Differences Between Translational & Rotational Motion

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  • 0:01 Transitional vs.…
  • 1:16 Rotational Quantities
  • 2:31 Spinning Top Example
  • 3:29 Lesson Summary
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Lesson Transcript
Instructor: David Wood

David has taught Honors Physics, AP Physics, IB Physics and general science courses. He has a Masters in Education, and a Bachelors in Physics.

After watching this lesson, you'll be able to explain the difference between translational and rotational motion, explain how translational quantities are replaced by rotational ones in physics and apply Newton's First Law to rotation. A short quiz follows.

Translational vs. Rotational Motion

Why does a tornado spin so fast or a hanging mobile take so long to stop moving? To answer these questions we need to talk about rotational motion.

In other video lessons, we've discussed statics, kinematics and forces, but always in relation to translational motion. Translational motion is motion that involves the sliding of an object in one or more of the three dimensions: x, y or z. But an object can still be moving even when it's just sitting at a particular x-, y- and z-coordinate; it can still spin.

Rotational motion is where an object spins around an internal axis in a continuous way. An ice-skater can do this by spinning on the spot. She will give herself rotational energy. And because energy is always conserved and a smaller object must spin faster to have the same energy, when she moves her arms in towards her body, her rotation speed will increase - the spinning will get faster and faster.

This is also the reason that tornadoes spin so fast. Before the tornado forms, the air in general is rotating at a large radius. But if that radius decreases, the spinning gets faster, until you have a storm with incredible power.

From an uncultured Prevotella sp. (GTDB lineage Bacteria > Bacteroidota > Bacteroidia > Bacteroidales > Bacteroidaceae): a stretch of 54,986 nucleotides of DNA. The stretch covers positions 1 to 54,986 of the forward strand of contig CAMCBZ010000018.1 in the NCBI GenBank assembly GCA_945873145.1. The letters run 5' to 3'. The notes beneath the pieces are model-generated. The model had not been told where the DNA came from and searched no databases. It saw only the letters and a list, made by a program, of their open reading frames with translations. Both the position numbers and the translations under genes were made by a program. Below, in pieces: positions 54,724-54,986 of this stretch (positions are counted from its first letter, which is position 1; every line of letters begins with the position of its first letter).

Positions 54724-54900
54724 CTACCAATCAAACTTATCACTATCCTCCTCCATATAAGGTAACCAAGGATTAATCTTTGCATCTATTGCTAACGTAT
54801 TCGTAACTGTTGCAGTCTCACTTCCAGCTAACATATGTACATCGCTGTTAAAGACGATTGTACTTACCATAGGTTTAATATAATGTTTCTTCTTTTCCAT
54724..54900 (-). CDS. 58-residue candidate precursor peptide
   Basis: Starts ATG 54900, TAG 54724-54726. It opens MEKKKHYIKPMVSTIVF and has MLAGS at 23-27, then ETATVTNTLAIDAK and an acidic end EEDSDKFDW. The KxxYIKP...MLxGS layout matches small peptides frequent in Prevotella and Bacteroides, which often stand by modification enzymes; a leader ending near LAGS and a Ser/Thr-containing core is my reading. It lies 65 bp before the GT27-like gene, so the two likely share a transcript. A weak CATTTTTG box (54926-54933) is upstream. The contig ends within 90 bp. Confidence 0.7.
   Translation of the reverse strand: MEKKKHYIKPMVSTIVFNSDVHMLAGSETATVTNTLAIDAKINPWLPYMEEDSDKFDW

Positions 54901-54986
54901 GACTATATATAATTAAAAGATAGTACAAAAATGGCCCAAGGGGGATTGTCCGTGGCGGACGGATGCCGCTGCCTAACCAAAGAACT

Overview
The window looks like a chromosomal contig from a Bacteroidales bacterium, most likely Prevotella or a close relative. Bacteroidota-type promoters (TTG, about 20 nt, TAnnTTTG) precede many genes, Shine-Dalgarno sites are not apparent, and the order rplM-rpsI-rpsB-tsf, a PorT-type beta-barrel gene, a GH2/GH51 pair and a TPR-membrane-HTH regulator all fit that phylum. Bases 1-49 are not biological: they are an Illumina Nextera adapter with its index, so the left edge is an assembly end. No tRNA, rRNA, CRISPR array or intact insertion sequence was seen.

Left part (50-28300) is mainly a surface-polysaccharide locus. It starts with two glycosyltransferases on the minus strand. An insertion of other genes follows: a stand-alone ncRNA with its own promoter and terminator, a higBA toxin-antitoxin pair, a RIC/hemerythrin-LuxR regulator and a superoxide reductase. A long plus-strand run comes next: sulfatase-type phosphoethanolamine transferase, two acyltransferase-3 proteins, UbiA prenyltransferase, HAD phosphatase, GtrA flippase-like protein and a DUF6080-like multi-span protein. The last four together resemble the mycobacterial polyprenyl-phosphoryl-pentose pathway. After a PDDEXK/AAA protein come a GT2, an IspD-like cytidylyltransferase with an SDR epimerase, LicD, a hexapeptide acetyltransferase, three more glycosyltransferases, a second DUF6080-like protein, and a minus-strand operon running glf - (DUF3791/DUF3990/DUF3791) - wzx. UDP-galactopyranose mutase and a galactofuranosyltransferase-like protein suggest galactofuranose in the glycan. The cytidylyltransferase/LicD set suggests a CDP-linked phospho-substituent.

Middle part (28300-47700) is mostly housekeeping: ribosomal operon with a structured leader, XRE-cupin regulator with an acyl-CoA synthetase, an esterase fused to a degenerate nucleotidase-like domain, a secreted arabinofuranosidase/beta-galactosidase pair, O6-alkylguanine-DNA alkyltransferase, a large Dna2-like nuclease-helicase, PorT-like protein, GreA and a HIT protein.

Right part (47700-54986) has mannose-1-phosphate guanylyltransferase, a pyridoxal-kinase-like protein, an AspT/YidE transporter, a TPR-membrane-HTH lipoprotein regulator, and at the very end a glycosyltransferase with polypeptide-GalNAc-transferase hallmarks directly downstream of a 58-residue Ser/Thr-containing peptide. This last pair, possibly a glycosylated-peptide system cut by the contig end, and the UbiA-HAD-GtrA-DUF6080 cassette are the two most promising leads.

Rotational Quantities

When moving from translational to rotational motion, many of the concepts don't really change at all. You just replace translational quantities with rotational ones.

For example, Newton's First Law says that a body in motion stays in motion, and a body at rest stays at rest, unless acted upon by an unbalanced force. That law is true for rotation, too! But instead of a linear force, we have a rotational torque. Newton's First Law thus becomes: a spinning body will stay spinning, and a non-spinning body won't start spinning, unless acted upon by an unbalanced torque. A torque is just a force that acts off-center and causes an object to spin.

Practically every quantity in translational motion has a rotational equivalent. Instead of linear acceleration, we have rotational (or angular) acceleration. Instead of forces, we have torques. Instead of momentum, we have angular momentum. Instead of velocity, we have angular velocity. And instead of mass, we have moment of inertia.

We'll go through all of these things individually in other lessons, but for now we'll just say that rotational motion is separate from translational. But we still have velocities, accelerations, forces and masses. The basic principles are exactly the same.

Spinning Top Example

Let's take a look at Newton's First Law again. One day you decide to play with a spinning top. This one has a rainbow of colors painted on it, and it makes a very satisfying sound when it spins. After spinning it on a table, it will eventually stop moving and fall over. But here's a question for you: what torque or torques cause it to do that?

Well, first of all, we have to remember that torque is just the rotational version of force. So the question is asking what forces stop it moving. Imagining rotational quantities as linear ones can help a lot if you understand some linear physics. Newton's First Law tells us that for motion to increase or decrease, you need an unbalanced force. So what force stops the spinning top?

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